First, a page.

Book Review:Contemporary Neurology--Neurologic Complications of Cancer, Volume 45

February 1, 1996
Jerome B. Posner, MD
Jerome B. Posner, MD

,
Fred H. Hochberg, MD
Fred H. Hochberg, MD

,
Asha Das, MD
Asha Das, MD

Volume 10, Issue 2

The latest addition to the Contemporary Neurology series, devoted to the neurologic complications of cancer, is authored solely by Dr. Posner. Although this book has been written for both the student and trained professional, who can quickly adapt to the definitive nature of the tables, diagrams, and clinical approaches, it is likely to be most appealing to the neuro-oncologic specialist.

The latest addition to the Contemporary Neurology series,devoted to the neurologic complications of cancer, is authoredsolely by Dr. Posner. Although this book has been written forboth the student and trained professional, who can quickly adaptto the definitive nature of the tables, diagrams, and clinicalapproaches, it is likely to be most appealing to the neuro-oncologicspecialist.

Written in a uniformly clear and concise fashion, the text isdivided into three parts. Part 1, entitled "General Considerations,"discusses the pathophysiology and treatment of blood-nervous systembarrier dysfunction, helping us understand the unique vulnerabilityof the central nervous system to the development of metastasesand the difficulties of subsequent treatment. The chapter on supportive-careagents and their complications reviews commonly and rarely encounteredside effects of frequently used drugs, such as glucocorticoids,and addresses controversial issues by outlining guidelines forthe use of anticonvulsants and anticoagulants.

Part 2 provides the clinician with clinical and laboratory descriptionsof the major sites of metastases. Well-written sections are complementedby radiographic and pathologic figures. Tables are used to providedetails of presentations and therapies of parenchymal brain metastases,epidural spinal cancers, malignant infiltrations of the leptomeninges,and peripheral nerves.

Therapies that are subject to debate, such as the treatment ofmetastases using surgical or radiosurgical approaches, are presentedwith "an even hand." In addition, provocative areasthat require further study are introduced. For example, the observationof the development of leptomeningeal tumor after the extirpationof cerebellar metastases leads to a discussion of the issue ofprophylactic treatment. The surgical and radiation options forthe treatment of epidural spinal cord compression and vertebralbody metastases are clearly explained, as is the issue of spinalinstability.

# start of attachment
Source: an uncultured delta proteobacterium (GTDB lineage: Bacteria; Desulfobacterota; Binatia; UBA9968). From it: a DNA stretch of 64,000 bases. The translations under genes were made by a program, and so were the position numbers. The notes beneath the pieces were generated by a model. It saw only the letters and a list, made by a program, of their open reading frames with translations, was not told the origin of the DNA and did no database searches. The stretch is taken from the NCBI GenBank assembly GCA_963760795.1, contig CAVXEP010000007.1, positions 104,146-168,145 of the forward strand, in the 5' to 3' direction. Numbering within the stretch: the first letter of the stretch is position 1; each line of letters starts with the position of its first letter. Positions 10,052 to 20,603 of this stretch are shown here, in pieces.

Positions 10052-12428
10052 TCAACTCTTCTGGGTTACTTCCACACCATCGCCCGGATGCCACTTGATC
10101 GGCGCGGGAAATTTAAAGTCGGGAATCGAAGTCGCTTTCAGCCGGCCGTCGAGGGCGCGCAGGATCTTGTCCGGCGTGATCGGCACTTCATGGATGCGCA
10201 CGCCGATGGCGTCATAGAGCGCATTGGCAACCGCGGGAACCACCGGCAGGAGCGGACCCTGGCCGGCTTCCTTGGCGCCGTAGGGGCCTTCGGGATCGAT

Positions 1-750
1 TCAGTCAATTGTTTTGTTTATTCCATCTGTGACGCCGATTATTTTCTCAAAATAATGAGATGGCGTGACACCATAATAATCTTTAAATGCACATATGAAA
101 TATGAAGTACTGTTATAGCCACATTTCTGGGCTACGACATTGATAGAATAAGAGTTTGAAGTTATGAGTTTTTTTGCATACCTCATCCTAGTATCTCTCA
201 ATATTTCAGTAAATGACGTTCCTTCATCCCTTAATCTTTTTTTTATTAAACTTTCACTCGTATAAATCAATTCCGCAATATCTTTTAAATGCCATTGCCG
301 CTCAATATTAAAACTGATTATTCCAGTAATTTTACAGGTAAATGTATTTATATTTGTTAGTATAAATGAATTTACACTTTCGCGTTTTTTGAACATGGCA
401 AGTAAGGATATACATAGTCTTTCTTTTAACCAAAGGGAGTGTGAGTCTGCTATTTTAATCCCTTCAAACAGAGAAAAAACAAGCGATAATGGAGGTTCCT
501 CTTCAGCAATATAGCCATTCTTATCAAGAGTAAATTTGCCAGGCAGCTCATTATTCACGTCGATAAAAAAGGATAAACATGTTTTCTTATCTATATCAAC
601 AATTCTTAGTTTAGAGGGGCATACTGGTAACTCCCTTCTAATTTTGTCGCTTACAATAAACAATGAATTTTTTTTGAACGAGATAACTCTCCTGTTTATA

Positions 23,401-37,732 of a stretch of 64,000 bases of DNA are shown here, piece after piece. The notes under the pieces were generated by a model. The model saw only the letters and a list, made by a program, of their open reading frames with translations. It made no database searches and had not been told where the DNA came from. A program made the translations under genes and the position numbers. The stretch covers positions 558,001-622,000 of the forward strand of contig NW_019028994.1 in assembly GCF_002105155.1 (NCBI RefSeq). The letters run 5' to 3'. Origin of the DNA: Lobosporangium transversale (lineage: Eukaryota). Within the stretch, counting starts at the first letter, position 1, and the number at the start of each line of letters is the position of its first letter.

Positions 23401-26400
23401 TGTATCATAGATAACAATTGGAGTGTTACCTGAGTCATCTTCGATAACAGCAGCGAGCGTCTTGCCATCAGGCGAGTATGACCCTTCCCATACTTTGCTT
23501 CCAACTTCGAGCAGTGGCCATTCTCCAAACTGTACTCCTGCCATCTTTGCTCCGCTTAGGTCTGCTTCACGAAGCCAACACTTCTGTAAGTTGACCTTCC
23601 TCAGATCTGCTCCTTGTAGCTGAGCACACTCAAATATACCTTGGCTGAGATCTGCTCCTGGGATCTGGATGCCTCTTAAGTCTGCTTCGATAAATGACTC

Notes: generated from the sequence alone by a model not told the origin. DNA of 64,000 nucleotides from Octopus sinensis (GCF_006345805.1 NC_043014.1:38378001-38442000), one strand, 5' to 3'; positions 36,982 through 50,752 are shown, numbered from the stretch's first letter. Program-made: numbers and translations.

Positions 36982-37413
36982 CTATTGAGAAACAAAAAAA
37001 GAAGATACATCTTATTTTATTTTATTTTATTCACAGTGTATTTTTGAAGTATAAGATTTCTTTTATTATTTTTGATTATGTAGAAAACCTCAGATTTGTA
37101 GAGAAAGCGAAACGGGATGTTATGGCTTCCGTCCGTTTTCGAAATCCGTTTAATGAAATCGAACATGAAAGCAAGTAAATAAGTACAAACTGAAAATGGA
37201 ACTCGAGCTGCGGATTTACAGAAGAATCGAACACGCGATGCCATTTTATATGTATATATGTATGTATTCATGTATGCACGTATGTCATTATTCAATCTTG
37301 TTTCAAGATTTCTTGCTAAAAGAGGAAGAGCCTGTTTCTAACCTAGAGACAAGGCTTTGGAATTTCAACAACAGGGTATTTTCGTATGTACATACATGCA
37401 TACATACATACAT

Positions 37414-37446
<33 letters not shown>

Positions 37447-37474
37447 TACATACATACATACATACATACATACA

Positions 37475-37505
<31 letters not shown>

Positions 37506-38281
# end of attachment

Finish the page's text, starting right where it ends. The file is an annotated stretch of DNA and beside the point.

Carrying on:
The book is also peppered with fascinating clinical vignettesand observations. Included is a case of a patient with acute lymphoblasticleukemia who developed coincident leptomeningeal metastases andweight gain; the possible role of hypothalamic infiltration withtumor that might have given rise to this clinical scenario isexplored.

The final section focuses on the neurologic syndromes that reflectnonmetastastic complications of cancer. Central or peripheralnervous disorders are increasingly common as a consequence ofnewer radiation approaches. The chapter on the neurotoxicity ofsurgical and diagnostic procedures offers a pragmatic approachto understanding the complications that result from a wide varietyof management techniques. The reader also is presented with astatistic of great implication; namely, that 20% of patients withsmall-cell lung cancer harbor the anti-Hu antibody, which is associated,in a smaller proportion, with memory or sensory disturbances.Similarly provocative are the discussions of cancer-associatedvascular disorders, central nervous system infections, metabolicand nutritional complications, and side effects of chemotherapy.

The breadth of this text is staggering. Uniquely combined arethe rewards of careful clinical observations and neuro-oncologicexperience. Subtle neurologic findings that can vastly improvethe clinician's skills at physical diagnosis are discussed.

Containing an amazing 2,907 references, the book is definitiveand likely to become the seminal work in the field. As written,it is useful for physicians who are able to make an initial clinicaldiagnosis. An expanded index might have been helpful to thosewho are less familiar with the occurrences of confusion, hallucinations,or dementia in the cancer patient. The Neurologic Complicationsof Cancer is a remarkable work--a compilation of discoveriesby a man who has made monumental contributions to the field ofneuro-oncology.